Furthermore, consider the rare dynamics of this first run. Eight teams dominate half of the first round, with two selections each. When you look at the teams that are ahead of the Eagles, the Giants, the Jets, and the Texans dominate six of the top 13 picks on their own. Trying to make fun of this and tell which players will fall for you is difficult under normal circumstances and strange under these circumstances. Consider how this dynamic affects future trades, and the implications of what this means in terms of actual player selection. Could there be more certainty in 2023, with fewer teams having multiple selections?

“I think that was on Howie (Eagles GM Howie Roseman)’s mind when he did this,” an NFL GM told me. “I’ve never seen a draft like this before, with so many multiple-choice teams in the first round. Never. Never. Never. This is a new experience for all of us. This is unique.”

As for the Saints, I wouldn’t jump to the conclusion that this is about a quarterback for them, or that they have enough venture capital to leapfrog needy QB rivals like the Hawks or the Panthers. New Orleans can be tricky to read, but I’ve spoken to several game managers who think this trade is more about doing everything right now (like they replaced Marcus Davenport a few years ago) than about finding their QB for the future or beating someone up. What a punch for that.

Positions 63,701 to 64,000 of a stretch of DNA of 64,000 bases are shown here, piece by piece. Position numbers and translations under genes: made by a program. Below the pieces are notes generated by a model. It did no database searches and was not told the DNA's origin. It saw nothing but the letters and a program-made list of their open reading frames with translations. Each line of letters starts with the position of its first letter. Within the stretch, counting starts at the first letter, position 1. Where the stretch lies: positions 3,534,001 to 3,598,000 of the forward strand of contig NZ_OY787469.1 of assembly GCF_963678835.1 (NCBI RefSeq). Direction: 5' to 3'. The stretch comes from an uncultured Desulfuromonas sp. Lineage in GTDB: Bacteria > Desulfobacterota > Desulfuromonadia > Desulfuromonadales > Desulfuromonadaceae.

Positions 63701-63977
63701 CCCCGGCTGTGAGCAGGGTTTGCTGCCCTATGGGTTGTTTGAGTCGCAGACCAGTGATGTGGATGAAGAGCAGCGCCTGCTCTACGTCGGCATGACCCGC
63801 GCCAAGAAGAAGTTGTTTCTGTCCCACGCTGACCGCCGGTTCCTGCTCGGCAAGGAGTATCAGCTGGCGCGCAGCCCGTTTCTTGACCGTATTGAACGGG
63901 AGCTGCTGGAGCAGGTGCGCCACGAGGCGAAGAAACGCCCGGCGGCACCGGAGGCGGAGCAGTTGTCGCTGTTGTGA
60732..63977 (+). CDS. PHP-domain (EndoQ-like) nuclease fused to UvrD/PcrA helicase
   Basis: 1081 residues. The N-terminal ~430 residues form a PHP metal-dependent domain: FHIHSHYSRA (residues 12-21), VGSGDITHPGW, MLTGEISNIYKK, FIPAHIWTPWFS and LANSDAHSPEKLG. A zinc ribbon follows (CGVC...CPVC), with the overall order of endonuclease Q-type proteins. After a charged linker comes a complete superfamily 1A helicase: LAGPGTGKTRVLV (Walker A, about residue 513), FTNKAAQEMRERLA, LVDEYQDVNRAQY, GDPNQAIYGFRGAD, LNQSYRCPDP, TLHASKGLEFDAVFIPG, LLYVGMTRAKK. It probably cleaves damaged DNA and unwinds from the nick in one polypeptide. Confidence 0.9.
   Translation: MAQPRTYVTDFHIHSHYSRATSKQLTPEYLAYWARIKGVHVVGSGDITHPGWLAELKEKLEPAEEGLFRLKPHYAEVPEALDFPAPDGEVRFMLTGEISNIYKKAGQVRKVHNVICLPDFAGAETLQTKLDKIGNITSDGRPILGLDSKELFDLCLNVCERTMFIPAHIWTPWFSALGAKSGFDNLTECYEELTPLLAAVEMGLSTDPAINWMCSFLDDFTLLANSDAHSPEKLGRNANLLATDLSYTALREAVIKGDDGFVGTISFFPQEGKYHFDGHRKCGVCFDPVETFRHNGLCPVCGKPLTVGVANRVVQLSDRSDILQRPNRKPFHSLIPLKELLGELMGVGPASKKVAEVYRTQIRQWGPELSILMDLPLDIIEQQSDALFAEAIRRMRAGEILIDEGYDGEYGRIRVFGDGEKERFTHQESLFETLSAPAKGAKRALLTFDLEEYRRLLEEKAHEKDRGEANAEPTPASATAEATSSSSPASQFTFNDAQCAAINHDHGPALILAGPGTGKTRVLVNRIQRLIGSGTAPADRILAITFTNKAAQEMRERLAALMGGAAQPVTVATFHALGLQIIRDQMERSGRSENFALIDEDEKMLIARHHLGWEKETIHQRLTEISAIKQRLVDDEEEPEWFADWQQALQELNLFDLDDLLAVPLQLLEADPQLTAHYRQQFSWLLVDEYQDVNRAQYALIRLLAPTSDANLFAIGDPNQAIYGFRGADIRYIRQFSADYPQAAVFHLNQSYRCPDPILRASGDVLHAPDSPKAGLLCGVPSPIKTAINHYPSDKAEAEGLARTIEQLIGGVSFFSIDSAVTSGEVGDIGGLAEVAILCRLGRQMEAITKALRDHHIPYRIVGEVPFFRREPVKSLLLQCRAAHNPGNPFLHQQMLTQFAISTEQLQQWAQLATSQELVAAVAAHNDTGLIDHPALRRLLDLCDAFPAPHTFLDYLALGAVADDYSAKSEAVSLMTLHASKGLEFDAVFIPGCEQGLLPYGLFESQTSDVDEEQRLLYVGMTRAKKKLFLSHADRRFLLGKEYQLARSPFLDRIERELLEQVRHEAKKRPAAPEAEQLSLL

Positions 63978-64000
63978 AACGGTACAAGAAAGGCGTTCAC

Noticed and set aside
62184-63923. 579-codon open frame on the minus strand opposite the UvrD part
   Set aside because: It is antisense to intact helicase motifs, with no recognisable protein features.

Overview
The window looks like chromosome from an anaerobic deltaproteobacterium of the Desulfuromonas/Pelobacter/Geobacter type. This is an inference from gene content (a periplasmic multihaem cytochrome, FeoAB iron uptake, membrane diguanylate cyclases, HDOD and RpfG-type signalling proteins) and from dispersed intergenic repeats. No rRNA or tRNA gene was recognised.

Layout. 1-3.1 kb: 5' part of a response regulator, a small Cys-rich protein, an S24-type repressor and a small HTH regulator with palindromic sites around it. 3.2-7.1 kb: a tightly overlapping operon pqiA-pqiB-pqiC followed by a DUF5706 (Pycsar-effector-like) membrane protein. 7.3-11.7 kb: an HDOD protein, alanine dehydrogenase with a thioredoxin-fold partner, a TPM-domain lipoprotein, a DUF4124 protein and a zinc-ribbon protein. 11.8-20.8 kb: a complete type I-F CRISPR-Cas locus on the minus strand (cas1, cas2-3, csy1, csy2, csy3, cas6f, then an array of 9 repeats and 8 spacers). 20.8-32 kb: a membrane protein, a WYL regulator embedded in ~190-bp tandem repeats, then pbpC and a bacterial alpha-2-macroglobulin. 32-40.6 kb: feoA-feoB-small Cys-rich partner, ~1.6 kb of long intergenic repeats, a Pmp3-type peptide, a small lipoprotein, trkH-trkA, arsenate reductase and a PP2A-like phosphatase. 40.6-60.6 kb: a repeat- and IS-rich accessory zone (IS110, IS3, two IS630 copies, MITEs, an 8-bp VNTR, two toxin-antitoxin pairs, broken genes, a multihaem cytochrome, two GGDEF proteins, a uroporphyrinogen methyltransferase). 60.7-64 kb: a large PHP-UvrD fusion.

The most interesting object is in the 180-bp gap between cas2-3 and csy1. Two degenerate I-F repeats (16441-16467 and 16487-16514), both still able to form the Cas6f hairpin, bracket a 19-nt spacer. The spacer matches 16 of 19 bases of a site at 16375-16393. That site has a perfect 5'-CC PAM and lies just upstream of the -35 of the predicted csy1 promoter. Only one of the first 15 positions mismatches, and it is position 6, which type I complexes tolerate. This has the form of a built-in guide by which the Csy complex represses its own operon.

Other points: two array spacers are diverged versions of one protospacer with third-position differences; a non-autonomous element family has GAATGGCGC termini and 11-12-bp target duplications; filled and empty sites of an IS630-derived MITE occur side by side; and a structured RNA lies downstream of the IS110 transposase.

Another GM said: “The Saints generally play their cards close to the jacket, but I don’t think that’s about moving up to grab the quarterback.” “They really like Jameis (Winston) and I think they look around the NFC and think they have a good shot like everyone else, especially if they get impactful players with these choices. The move they made when Sean (former coach Sean Payton) was there is more than Finding a midfielder for two or three years down the road.”